A common thread for southerners is their confusion of good and evil. The most obvious example is that slavery of any kind is wrong, yet they justified this grave sin to better their situations. This and other types of darkness, hidden beneath the niceties of “southern hospitality,” became key in Southern Gothic writing. Literature has always been great at exposing the dark underbelly of society.
The role of women in the South changed even slower than the rights of black men. Women didn’t get the right to vote until more than 50 years after the Civil War. The role of a woman was to get married and have children. Typically, the only working women you'd find were those of lower classes. In other words, upper-class women were only there to breed. Though this wasn’t only true in the South at the time, southern women still marry and have children earlier than other parts of the world, with the average hovering around 23 years old. The national average is 26, while the national average in Italy and Spain and other European nations is 31.
There are certain character types and characteristics that you’ll see repeated.
Common Southern Gothic Characters:
Other Southern Gothic Characteristics:
Southern Gothic Literature Authors:
William Faulkner was one of the earliest and best known Southern Gothic writers. His novels, As I Lay Dying [affiliate link] and The Sound and the Fury [affiliate link] are great examples of this literary tradition. He delved into themes of racism, incest, economic stress, and even some spooky people and places.
He famously said, "The past is never dead. It's not even past," which exemplifies how southerners truly felt, always haunted by their past and the sins of their past.
I visited one of his homes in New Orleans, purchased his book Soldier’s Pay [affiliate link] there, and stood in the room where he wrote it. It’s now a bookstore and worth the stop if you’re ever there.
Despite having never been a fan of the term, Southern Gothic, Flannery O’Connor is another famous author who wrote stories that exposed the truth about southern life. She’s known for her short stories, “A Good Man is Hard to Find” and “Everything that Rises Must Converge” [affiliate link]. Her works are quite cynical and dark. She explored the deeply complex racial divide of her time. And she didn’t shy from including violent, monstrous characters.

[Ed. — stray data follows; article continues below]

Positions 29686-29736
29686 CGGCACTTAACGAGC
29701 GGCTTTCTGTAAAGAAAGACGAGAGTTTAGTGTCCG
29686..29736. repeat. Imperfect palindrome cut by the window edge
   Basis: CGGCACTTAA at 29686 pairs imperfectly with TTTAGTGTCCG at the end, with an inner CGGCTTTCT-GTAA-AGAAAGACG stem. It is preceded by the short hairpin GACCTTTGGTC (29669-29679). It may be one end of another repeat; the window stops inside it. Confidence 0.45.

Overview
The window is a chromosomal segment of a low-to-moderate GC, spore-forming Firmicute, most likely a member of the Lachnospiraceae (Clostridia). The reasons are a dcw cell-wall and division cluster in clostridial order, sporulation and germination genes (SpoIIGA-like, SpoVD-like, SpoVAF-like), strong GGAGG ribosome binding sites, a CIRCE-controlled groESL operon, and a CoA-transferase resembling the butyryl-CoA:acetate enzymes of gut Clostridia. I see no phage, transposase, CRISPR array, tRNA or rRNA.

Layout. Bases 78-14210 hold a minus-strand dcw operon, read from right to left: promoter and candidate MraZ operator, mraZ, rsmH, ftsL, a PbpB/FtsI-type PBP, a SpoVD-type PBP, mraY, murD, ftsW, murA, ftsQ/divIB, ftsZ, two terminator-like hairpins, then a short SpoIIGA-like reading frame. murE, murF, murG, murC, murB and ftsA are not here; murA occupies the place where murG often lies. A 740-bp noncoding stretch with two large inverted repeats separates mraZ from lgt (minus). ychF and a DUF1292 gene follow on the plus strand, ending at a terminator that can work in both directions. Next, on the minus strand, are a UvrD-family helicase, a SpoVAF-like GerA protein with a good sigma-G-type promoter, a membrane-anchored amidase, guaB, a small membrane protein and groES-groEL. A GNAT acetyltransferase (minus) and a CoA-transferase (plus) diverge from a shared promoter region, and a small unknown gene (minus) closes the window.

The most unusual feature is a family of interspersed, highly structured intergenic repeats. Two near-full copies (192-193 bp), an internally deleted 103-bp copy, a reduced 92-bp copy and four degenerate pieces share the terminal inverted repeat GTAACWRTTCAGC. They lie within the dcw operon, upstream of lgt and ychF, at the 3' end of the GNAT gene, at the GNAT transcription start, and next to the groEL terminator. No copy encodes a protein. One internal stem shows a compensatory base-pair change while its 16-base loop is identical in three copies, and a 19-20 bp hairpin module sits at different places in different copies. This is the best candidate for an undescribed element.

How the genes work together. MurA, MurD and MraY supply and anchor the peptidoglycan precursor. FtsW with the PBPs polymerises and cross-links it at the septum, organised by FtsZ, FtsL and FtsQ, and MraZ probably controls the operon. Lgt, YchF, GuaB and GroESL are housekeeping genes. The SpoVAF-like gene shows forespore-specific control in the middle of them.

I listened to a recording of her from 1960, where she talks about Grotesque Southern Fiction. She explains that a southern writer cannot escape the influences of the South any more than she can escape the Catholic sacraments that have marked her soul. She believed that southerners understood a certain depth of people because of their deep religious entrenchment and on the flip of that, their belief in ghosts. To her, it was the job of a southern writer to exorcise the ghosts. Because southerners were still able to recognize the complexity and darkness that lived comfortably in the shadows of society, they could write about them. Southern writers saw those shadows as a way to light a path to a new world—a new South. She had a very Romantic view of writing.
I visited her childhood home in Savannah, GA, a few years ago. From her window, the spire of St. John the Baptist's Cathedral, jolts through the trees, upward like a promise in the sky. The cathedral is one of the most impressive churches I’ve ever seen. The home is quaint and modest. Settled in the heart of downtown Savannah, she had a front-row seat to the epitome of southern life. And she watched, and later, she wrote.
Another pivotal figure to mention is Tennessee Williams. Though he wasn’t a novelist or short story author, but a playwright, his plays explored dysfunctional families and social injustice. They are great at showing what the South looked like, after being stripped of its wealth and pretense, and how the people were coping with all of it.
In Episode 10, we discussed Conrad Aiken and his writing. His works fall well into the Southern Gothic category, even though he didn't consider himself a southern writer. My feeling is that he was born there; he returned there… I'm sorry Conrad, but we claim you. Not only did his works exhibit many of the same characteristics, but unfortunately, his life did too. See that episode for details.